Wednesday, April 27, 2005

Bay afraid, Bay very afraid...

As a dear reader pointed out to me today, I am about a day overdue on my horrified reaction to this horrendous news announced yesterday in The Hollywood Reporter .

Universal has decided to remake The Birds, with Michael Bay producing with his company.

Now here’s the delayed reaction.


Not The Birds! Not another Hitchcock remake! For the love of Pete! Hasn’t anyone learned yet you just can’t remake Hitchcock? That his films will forever be inextricably linked and associated with his indelible brilliant directorial style and individual artistic watermark? Hitchcock’s films are original works of art. Would anyone think of to reinterpret a Kandinski or a Monet? No, never.

Alright Bay, it’s clear you have a thing for producing remakes. So your Chainsaw remake was pretty good, and your Amityville remake was ok, but neither of them were as good as their respective originals, and if you think that your version of The Birds will even touch the nuanced character portraits and psychological depths of The Birds, then you really are out of your gourd.

I cringe and carry on because I really do feel certain about the fate that will befall The Birds remake. It will become a gory slasher film instead of a subtle thriller. It will trade in eerie atmosphere for shock value, and the slow burn, for the shaky handheld and quick edits.

Recently, it has also been announced that Warner Brothers is remaking another of Hitchcock’s films, “Strangers on a Train” – but for some reason that one didn’t upset me as much as The Birds remake did. I guess it’s because I am so familiar with The Birds; I have seen the film many times and love so many moments and different things about it. I know there are more than a few critics who don’t believe that it is one of Hitchcock’s better works, despite the fact that it is so well known. But I think the film is a prime example of the way that he as a film maker was so effective at creating suspense. In The Birds, the film starts out in a banal, calm, and ordinary sort of way. Then slowly as though orchestrating a symphony, Hitchcock adds in moment after moment, slowly revealing the horror of what is to come so that by the end of the film there is so much panic and tension that the audience is nearly driven insane, just as the characters of the film are. Hitchcock was incredibly adroit at making the audience feel just what the people on screen were feeling. No matter the type of character, he always knew how to link into their essential humanity, so that it was as if we were living out the scenes in the films ourselves.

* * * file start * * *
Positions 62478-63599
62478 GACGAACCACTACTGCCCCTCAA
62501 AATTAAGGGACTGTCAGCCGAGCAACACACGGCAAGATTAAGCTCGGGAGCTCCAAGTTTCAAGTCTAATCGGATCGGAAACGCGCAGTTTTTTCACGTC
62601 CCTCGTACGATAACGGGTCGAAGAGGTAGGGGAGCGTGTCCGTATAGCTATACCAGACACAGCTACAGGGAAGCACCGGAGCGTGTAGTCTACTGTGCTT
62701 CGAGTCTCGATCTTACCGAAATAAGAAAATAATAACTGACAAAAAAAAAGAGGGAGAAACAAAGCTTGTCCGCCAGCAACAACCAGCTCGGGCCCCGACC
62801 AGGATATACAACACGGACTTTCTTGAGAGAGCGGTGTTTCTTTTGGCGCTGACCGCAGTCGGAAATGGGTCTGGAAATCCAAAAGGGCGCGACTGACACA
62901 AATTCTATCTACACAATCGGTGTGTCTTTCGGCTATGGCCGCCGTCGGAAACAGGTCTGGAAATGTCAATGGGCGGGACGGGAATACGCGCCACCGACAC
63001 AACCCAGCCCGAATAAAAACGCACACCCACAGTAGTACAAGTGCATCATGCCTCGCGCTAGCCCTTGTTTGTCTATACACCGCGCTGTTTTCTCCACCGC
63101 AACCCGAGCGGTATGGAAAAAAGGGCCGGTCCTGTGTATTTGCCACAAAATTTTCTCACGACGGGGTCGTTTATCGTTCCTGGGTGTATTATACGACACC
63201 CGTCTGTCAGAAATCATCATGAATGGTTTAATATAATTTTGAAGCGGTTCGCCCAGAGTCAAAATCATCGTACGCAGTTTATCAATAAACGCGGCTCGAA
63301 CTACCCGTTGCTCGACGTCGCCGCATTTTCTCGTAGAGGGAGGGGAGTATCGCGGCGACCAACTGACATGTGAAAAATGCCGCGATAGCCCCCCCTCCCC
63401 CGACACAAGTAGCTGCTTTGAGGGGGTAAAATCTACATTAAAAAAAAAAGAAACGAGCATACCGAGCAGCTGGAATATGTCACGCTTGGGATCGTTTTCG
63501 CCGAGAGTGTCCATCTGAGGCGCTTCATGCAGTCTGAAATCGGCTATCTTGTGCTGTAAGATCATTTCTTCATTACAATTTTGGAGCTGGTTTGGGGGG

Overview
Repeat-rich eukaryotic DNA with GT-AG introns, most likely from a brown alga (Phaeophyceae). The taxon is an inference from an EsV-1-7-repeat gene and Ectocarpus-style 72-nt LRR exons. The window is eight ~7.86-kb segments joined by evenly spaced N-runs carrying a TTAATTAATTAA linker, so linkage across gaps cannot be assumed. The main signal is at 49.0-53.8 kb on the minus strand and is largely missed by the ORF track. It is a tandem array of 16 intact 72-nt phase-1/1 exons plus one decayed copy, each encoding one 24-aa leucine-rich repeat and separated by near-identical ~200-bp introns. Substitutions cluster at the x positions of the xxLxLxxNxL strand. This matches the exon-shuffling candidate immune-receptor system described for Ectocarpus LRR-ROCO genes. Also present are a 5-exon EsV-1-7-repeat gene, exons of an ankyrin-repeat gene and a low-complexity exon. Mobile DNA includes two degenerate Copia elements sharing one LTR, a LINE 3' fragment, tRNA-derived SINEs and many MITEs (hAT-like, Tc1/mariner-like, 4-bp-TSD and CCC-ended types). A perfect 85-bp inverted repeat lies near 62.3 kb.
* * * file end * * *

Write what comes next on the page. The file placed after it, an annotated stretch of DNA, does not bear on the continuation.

The remake I’m sure will have fake looking CGI birds, and will add some crazy plot twist about a mad scientist whose experiments went horribly awry, or a government military effort that got out of control, in order to “explain the birds behavior”. But that’s the thing. To me one of the most terrifying elements of The Birds is that there is simply no real reason or explanation given by science or the occult, for their behavior. The birds in Birds just are. It is a film about what people do when the inexplicable begins to occur.

No director has been assigned yet, nor a screenwriter, though it will be based on the same short story by Daphne Du Maurier as the original.

I’m still in the denial phase of my grieving process, eventually I’ll get to acceptance, and maybe even optimism, but for now all I can do is shake my head and sigh.


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